'Dark silicon' improves Android battery life

Posted by Emma Woollacott

A new chip is claimed to improve smartphone efficiency by making use of 'dark silicon' – the numerous transistors on today’s chips that are underused because there's not enough power to utilize them all at the same time.

The new GreenDroid chip prototype from the University of California San Diego should deliver improved performance through specialized dark silicon processors designed to run heavily-used chunks of code, called 'hot code', in Android.

While chip makers can now make similar processors by hand, the UC team has developed a fully automated system. It generates blueprints for specialized processors, called conservation cores, from source code extracted from applications.

GreenDroid conservation cores use 11 times less energy per instruction than an aggressive mobile application processor, says the team.
Accounting for code running outside the conservation core still results in an increase in efficiency of 7.5 times compared to an aggressive mobile application processor, they say.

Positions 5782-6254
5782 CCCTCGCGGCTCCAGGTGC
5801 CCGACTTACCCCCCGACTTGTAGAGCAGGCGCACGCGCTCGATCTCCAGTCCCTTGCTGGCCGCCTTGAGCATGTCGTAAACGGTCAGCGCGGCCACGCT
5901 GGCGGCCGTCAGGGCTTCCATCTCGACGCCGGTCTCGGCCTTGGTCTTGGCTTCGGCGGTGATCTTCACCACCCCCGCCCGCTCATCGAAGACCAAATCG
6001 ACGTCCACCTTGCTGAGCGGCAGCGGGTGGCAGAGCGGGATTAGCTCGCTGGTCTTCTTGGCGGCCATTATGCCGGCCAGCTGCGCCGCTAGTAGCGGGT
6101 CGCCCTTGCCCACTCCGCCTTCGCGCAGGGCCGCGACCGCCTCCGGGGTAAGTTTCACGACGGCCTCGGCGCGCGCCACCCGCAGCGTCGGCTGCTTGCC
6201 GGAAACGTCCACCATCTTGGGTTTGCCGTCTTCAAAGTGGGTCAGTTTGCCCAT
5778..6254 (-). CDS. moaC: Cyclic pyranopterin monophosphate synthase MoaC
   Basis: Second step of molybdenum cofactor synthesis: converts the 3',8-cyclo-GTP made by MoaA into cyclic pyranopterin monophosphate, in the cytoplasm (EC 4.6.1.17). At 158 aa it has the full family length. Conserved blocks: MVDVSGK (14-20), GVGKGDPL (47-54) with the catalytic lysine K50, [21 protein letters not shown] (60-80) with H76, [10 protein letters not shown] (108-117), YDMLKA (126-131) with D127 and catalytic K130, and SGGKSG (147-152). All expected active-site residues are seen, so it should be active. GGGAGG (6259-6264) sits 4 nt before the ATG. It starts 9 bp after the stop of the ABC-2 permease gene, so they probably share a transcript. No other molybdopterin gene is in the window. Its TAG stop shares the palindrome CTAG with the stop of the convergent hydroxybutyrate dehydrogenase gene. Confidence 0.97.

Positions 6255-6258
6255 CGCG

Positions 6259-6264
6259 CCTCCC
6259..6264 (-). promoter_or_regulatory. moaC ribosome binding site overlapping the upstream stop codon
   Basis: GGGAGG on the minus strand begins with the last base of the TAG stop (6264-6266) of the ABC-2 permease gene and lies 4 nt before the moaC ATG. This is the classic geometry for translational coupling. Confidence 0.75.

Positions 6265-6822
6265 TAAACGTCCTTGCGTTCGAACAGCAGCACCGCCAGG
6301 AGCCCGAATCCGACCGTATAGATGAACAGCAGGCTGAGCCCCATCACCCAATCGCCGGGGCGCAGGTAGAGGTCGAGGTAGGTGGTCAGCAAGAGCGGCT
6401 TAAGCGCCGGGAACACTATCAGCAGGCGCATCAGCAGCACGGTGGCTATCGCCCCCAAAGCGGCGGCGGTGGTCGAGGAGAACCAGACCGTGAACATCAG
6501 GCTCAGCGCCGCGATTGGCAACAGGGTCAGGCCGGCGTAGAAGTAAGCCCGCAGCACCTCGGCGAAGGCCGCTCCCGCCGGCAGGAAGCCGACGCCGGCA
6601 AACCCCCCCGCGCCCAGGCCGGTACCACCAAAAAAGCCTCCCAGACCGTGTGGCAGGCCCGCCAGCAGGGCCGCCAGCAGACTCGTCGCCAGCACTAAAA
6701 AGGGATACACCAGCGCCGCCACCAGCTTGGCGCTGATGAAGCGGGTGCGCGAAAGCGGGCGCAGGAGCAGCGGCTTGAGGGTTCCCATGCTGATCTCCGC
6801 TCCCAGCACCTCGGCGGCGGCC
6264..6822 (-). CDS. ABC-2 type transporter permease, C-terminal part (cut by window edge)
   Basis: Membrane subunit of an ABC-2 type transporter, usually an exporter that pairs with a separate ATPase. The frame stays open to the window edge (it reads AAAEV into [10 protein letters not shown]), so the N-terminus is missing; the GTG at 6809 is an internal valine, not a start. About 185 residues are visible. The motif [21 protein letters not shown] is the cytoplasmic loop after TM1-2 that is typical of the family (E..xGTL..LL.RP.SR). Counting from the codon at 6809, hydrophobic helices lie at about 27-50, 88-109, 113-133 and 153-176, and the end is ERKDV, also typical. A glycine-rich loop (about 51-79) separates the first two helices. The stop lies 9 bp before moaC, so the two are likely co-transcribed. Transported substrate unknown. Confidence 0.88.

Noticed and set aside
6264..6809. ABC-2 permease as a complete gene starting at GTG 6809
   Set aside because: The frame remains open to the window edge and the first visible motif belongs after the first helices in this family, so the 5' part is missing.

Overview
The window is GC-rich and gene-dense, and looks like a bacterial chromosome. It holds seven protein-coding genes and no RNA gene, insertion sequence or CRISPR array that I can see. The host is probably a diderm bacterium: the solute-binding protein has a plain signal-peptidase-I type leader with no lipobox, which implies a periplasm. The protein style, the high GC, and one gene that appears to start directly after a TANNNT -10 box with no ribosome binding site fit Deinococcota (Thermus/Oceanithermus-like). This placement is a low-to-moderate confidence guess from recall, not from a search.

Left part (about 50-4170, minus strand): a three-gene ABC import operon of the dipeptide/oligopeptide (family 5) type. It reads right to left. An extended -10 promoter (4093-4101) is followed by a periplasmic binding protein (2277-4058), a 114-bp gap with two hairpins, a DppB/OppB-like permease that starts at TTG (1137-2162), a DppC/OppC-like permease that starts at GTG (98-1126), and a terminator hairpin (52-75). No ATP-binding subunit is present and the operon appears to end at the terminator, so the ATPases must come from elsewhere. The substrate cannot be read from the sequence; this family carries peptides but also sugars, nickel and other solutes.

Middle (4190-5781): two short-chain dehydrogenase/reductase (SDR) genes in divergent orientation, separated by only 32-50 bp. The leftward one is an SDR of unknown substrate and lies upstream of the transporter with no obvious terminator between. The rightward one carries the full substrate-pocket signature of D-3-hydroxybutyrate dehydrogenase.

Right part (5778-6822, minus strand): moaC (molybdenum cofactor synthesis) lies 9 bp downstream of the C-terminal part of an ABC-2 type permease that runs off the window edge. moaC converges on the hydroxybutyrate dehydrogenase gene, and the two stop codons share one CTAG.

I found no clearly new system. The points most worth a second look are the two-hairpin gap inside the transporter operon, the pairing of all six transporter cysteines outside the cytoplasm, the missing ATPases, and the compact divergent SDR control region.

“Smartphones are a perfect match for our approach, since users spend most of their time running a core set of applications, and they demand long battery life," says professor Steven Swanson.

"As mobile applications become more sophisticated, it’s going to be harder and harder to meet that challenge. Conservation cores offer a solution that exploits a resource that will soon be quite plentiful – dark silicon."

The team used dark silicon to build specialized circuits for specific tasks frequently performed by popular smartphone applications such as Web browsers, email software and music players. The computer scientists asked ‘where does most of the computation happen?’

They took answers to this question, and fed the relevant code into their automated tool chain.

"A chip that does MP3 decoding… people can build specialized logic for this by hand, but it’s an enormous amount of effort and this doesn’t scale well. Our approach is automated," said graduate student Nathan Goulding.

The scientists input pieces of code shared by multiple software applications for Android phones. The output at the end of the automated chain is a blueprint for specialized hardware which will execute some regions of the software code. The rest of the code, known as 'cold code', is executed by the phone’s general processor.